Naebers v. Shell Oil Company

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224 N.W.2d 160 (1974)

August A. NAEBERS, Respondent, v. SHELL OIL COMPANY, Self-Insured, Relator.

No. 44517.

Supreme Court of Minnesota.

December 6, 1974.

*161 Gray, Plant, Mooty & Anderson and Michael R. Cunningham, Minneapolis, for relator.

Thomas R. Longfellow, St. Paul, for respondent.

Considered and decided by the court without oral argument.


The employer seeks review of a decision of the Workmen's Compensation Commission awarding benefits to respondent-employee for temporary total and permanent partial disability. The employer submits that the commission's findings are unsupported by and contrary to the evidence. We affirm.

The employee worked for the employer from 1950 until April 30, 1971. On October 8, 1963, and on January 23, 1968, he suffered personal injuries to his back arising out of the course of his employment that required corrective surgery. For each injury he received compensation for medical expenses and temporary total disability. In addition, for each injury he was awarded compensation for a 5-percent permanent partial disability of the back. Subsequent to his dismissal in April 1971, he filed the petition herein for additional compensation for temporary total and permanent partial disability.

Prior to the injury in 1963, plaintiff worked as a fuel oil truck and transport driver, duties that required a great deal of stooping, climbing, and lifting. After an operation and convalescence, he returned to these duties. After the 1968 injury and operation continuous pain in his back and legs limited his work to such things as picking up the mail, painting, running errands, and performing minor repair and maintenance. He was discharged on April 30, 1971, as he was physically unable to return to his duties as a truck and transport driver.

Employee was unsuccessful in obtaining work after his discharge. He was almost 62 years old at the date of the hearing. He has an eighth-grade education.

Medical testimony at the compensation hearing was limited to that of two orthopedic surgeons. They were in substantial agreement that the employee would be limited to light or sedentary work that allowed him the freedom to move around at will, sitting down or standing up where necessary. They disagreed as to the percentage of permanent partial disability of his back, one estimating it to be a total of 20 percent, the other at 35 percent.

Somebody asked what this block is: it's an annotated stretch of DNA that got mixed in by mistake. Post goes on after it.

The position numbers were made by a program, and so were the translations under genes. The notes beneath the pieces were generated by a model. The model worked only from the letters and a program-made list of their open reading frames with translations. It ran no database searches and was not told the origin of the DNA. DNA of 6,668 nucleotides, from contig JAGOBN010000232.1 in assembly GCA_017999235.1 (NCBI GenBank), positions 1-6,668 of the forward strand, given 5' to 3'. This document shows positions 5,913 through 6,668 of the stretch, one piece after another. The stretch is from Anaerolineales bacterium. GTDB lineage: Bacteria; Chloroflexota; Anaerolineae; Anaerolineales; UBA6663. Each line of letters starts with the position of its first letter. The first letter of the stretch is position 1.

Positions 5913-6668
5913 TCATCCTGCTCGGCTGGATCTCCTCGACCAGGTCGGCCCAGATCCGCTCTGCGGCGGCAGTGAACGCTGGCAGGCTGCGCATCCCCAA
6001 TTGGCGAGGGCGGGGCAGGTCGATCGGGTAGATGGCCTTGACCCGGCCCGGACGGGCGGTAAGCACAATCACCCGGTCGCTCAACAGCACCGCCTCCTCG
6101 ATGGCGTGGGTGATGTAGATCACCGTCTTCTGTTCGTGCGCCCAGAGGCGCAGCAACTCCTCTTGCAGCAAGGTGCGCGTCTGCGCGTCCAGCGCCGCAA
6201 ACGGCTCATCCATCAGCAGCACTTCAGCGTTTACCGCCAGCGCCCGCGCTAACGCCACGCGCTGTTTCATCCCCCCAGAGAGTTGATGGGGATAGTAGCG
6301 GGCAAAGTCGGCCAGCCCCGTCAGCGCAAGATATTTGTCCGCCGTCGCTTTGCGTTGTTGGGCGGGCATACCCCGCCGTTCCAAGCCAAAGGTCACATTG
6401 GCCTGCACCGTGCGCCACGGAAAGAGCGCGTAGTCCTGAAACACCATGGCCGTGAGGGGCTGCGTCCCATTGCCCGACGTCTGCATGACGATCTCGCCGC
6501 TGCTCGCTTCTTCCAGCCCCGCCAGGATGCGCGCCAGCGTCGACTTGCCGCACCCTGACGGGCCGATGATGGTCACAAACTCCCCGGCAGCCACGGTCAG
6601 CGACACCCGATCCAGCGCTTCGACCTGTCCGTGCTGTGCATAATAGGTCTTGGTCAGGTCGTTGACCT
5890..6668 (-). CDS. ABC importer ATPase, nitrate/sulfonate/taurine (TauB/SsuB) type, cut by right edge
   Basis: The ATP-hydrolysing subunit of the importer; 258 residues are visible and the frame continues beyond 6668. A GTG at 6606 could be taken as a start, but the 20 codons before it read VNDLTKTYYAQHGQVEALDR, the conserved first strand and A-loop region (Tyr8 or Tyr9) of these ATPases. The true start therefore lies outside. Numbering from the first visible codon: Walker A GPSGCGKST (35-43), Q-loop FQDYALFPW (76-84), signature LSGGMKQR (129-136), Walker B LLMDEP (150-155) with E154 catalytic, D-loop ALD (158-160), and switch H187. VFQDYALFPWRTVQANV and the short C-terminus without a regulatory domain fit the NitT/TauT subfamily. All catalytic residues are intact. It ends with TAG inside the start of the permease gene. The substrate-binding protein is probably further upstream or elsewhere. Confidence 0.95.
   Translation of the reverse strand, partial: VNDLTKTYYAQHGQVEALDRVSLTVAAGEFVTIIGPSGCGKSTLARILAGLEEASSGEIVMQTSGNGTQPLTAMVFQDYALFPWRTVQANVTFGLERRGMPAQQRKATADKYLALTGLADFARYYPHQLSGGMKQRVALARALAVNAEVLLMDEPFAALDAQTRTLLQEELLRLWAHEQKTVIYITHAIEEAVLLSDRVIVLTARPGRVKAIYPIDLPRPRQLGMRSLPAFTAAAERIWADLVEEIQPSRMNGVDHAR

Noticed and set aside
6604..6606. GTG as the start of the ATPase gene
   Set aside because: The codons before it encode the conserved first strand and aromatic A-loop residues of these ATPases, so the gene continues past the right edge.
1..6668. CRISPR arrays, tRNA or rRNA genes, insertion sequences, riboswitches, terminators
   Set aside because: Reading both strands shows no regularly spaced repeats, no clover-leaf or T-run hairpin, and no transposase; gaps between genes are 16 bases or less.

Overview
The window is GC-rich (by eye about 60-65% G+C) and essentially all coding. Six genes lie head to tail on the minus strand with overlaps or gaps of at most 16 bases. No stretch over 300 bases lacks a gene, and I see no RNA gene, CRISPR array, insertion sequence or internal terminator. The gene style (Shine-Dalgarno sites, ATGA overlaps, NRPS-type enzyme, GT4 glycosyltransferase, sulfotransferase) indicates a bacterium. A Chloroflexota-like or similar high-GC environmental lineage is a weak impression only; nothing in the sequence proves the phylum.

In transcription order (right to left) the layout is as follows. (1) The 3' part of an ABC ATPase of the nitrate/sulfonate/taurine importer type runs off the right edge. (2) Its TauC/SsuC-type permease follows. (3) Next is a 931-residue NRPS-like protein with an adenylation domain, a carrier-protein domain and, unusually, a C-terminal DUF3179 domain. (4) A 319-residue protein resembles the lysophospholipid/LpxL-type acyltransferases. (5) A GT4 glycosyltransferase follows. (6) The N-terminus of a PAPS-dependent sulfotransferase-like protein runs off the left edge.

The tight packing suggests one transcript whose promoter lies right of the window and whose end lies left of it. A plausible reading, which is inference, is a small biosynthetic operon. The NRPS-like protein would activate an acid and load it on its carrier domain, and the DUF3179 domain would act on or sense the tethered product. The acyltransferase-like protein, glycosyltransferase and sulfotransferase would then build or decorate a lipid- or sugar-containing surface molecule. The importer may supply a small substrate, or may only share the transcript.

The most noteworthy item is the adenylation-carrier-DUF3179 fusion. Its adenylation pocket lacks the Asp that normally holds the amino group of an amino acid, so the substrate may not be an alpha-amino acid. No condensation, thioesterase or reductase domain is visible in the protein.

The compensation judge found that claimant became temporarily totally disabled on May 1, 1971, and had so remained to the date of hearing. He further found that claimant had sustained a 20-percent permanent partial disability to the back as a result of the second injury. On appeal, the full commission increased the permanent partial disability to 35 percent.

In reviewing an award we must view the evidence in the light most favorable to the commission's findings. Roberts *162 v. Motor Cargo, Inc. 258 Minn. 425, 104 N.W.2d 546 (1960). Findings on questions of fact will not be disturbed unless consideration of the evidence and inferences permissible therefrom clearly require reasonable minds to adopt contrary conclusions. Saholt v. Northwest Airlines, Inc., 290 Minn. 393, 188 N.W.2d 772 (1971).

In interpreting the definition of "total disability" in Minn.St. 176.101, subd. 5, we have formulated the rule that

"* * * a person is totally disabled if his physical condition, in combination with his age, training, and experience, and the type of work available in his community, causes him to be unable to secure anything more than sporadic employment resulting in an insubstantial income." Schulte v. C. H. Peterson Const. Co. 278 Minn. 79, 83, 153 N.W.2d 130, 133 (1967).

The commission's finding of temporary total disability is clearly consonant with our decisions.

Conflict in the opinion of medical experts must be resolved by the commission as trier of fact. Grabowski v. Great Northern Oil Co., 283 Minn. 205, 167 N.W.2d 14 (1969). After a careful consideration of the record we cannot say that the commission's finding of 35-percent permanent partial disability is unsupported by the evidence. We will not substitute our judgment for that of the commission. Saholt v. Northwest Airlines, Inc. supra.